FX = { We would like to thank Paul Albert, Barbara Woodside, Daniel McLaughlinEOLEOLand two anonymous reviewers for their comments and suggestions. E. D.EOLEOLwas supported by funding from the Canadian Natural Sciences andEOLEOLEngineering Research Council, the Fond Quebecois pour la Recherche enEOLEOLNature et Technologies and the Canadian Fund for Innovation. TheEOLEOLauthors declare that all the experiments comply with the current lawsEOLEOLof Canada. },
    GA = { 451FO },
    J9 = { J EXP BIOL },
    JI = { J. Exp. Biol. },
    LA = { English },
    NR = { 48 },
    PA = { BIDDER BUILDING CAMBRIDGE COMMERCIAL PARK COWLEY RD, CAMBRIDGE CB4 4DL,EOLEOLCAMBS, ENGLAND },
    PG = { 7 },
    PI = { CAMBRIDGE },
    RP = { Despland, E, Concordia Univ, Dept Biol, 7141 Sherbrooke W, Montreal, PQEOLEOLH4B 1R6, Canada. },
    SC = { Biology },
    SN = { 0022-0949 },
    TC = { 0 },
    UT = { ISI:000266456300012 },
    ABSTRACT = { Fitness depends not only on resource uptake but also on the allocation of these resources to various life history functions. This study explores the life-history consequences of larval diet in terms not only of larval performance but also of adult body composition and reproductive traits in the forest tent caterpillar (Malacosoma disstria Hubner). Caterpillars were reared on their preferred tree host, trembling aspen (Populus tremuloides), or on one of three artificial foods: high protein: low carbohydrate, equal protein-to-carbohydrate ratio or low protein: high carbohydrate. Survivorship, larval development rate and adult body size were lowest on the carbohydrate-biased diet and similar on the protein-biased and equal-ratio diets. Fecundity increased with body size but did not otherwise differ between diets. Moths reared on the carbohydrate-biased diet allocated a lower proportion of their mass to the ovaries and more to somatic growth whereas those on equal-ratio and protein-biased diets allocated more to reproductive tissue and less to somatic tissue. These differences in allocation to reproduction arose from differences in the size of eggs, an index of offspring quality. No differences were found in lipid and protein content of female ovaries, accessory glands or somatic tissue, or of the whole body of male moths. The findings show that physiological processes regulate the composition of the different components of the adult body. Diet effects occur as differences in overall body size and in relative allocation to these components. Although lepidopterans can, to a large extent, compensate post-ingestively for nutritionally deficient diets, investment in reproduction vs somatic growth depends on the nutrients available. },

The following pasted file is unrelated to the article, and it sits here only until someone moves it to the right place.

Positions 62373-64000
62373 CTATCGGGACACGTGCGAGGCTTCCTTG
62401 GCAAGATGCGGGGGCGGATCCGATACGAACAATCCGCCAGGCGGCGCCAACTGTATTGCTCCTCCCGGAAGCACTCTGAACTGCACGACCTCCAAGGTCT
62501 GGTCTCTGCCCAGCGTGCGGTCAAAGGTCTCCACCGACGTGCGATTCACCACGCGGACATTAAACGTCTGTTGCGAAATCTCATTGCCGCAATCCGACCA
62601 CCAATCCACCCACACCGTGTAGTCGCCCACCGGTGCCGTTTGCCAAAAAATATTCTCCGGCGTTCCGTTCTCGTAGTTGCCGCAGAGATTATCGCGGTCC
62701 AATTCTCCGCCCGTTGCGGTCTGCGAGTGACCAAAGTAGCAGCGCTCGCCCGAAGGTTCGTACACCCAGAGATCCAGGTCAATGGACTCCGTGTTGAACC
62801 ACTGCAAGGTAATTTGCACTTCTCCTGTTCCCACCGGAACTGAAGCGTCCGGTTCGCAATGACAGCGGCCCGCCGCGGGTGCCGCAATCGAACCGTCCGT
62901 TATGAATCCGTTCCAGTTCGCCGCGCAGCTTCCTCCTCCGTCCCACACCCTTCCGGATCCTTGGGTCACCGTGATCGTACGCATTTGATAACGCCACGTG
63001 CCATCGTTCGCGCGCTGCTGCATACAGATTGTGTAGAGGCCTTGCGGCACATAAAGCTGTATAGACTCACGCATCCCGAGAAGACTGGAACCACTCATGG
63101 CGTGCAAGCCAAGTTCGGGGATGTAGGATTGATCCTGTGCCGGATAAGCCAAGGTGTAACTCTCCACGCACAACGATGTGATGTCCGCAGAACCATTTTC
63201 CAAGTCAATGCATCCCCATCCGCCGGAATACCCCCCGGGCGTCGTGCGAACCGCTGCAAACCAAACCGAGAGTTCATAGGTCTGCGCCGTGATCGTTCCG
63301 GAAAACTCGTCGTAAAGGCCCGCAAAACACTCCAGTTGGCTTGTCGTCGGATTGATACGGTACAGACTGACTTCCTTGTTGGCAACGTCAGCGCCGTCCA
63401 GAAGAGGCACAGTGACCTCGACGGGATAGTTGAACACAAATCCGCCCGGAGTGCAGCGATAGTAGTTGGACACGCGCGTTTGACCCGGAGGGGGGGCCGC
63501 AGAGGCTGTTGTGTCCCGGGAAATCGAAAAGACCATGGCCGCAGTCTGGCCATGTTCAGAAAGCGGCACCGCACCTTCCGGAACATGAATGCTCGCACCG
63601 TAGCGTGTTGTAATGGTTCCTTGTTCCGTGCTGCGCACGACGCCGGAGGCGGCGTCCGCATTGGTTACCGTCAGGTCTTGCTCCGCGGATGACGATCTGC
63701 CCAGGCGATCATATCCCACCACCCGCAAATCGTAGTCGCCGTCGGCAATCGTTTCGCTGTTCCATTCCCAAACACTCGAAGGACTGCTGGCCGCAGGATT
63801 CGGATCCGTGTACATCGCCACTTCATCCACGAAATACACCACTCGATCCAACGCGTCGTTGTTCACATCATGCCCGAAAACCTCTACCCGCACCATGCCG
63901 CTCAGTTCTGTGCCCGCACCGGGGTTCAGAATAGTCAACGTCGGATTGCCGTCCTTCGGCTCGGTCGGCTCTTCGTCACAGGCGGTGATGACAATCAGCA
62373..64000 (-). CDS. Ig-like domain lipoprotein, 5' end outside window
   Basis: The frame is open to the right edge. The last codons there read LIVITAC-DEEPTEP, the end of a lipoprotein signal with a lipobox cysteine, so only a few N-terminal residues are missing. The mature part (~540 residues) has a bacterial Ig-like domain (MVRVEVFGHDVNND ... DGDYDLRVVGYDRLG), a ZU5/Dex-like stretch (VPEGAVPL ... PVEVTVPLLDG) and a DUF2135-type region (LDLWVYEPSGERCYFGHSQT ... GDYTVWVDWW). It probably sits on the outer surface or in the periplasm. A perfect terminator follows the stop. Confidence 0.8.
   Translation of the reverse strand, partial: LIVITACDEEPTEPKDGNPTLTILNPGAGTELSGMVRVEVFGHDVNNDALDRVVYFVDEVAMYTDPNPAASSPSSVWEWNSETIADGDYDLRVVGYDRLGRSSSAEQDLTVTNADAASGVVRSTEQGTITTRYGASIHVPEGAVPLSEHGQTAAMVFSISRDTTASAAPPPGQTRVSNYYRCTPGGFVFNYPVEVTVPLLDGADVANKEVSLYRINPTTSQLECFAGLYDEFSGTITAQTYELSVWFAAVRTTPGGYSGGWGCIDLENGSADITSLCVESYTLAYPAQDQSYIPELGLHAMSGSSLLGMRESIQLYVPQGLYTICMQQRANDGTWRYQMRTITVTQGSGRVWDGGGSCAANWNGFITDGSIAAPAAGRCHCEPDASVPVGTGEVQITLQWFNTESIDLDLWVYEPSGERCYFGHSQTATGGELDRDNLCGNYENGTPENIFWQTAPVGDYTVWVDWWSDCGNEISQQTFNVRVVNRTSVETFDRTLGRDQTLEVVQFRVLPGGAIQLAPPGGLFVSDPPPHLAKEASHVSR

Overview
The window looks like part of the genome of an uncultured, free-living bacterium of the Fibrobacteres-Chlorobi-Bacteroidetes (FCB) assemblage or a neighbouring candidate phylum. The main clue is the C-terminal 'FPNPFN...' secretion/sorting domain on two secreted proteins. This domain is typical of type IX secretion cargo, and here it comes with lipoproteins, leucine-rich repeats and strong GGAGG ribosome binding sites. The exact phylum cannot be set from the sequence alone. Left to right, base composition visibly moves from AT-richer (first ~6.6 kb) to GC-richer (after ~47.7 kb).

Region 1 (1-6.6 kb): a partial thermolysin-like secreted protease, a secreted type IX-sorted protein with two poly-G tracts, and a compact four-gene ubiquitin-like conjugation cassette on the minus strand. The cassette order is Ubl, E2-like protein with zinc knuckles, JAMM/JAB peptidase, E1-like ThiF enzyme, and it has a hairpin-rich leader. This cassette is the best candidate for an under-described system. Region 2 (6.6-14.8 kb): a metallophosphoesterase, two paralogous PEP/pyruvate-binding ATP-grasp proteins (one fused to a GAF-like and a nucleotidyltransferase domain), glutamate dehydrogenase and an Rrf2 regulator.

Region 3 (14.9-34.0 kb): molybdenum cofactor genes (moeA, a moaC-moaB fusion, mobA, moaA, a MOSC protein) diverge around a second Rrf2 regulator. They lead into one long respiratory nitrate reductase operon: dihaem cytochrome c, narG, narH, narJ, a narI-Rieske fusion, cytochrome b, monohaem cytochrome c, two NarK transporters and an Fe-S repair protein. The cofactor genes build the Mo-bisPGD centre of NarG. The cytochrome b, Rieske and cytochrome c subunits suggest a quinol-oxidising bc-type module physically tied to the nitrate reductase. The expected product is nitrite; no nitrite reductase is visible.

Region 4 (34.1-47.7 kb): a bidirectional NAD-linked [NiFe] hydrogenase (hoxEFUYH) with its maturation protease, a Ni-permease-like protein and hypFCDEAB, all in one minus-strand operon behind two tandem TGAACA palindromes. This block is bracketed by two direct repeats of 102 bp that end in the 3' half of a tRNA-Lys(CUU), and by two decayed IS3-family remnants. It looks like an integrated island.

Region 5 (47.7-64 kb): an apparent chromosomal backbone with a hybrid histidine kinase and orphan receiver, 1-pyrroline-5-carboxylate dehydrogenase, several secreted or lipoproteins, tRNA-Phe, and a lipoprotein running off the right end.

KEYWORDS = { FOREST TENT CATERPILLAR; DIETARY SELF-SELECTION; HELIOTHIS-ZEA LARVAE; EGG SIZE VARIATION; GENERALIST CATERPILLAR; MALACOSOMA PLUVIALE; RESOURCE-ALLOCATION; LYMANTRIA-DISPAR; OFFSPRING SIZE; GYPSY-MOTH },
    OWNER = { sobru1 },
    PUBLISHER = { Company Of Biologists Ltd },
    TIMESTAMP = { 2009.06.22 },
}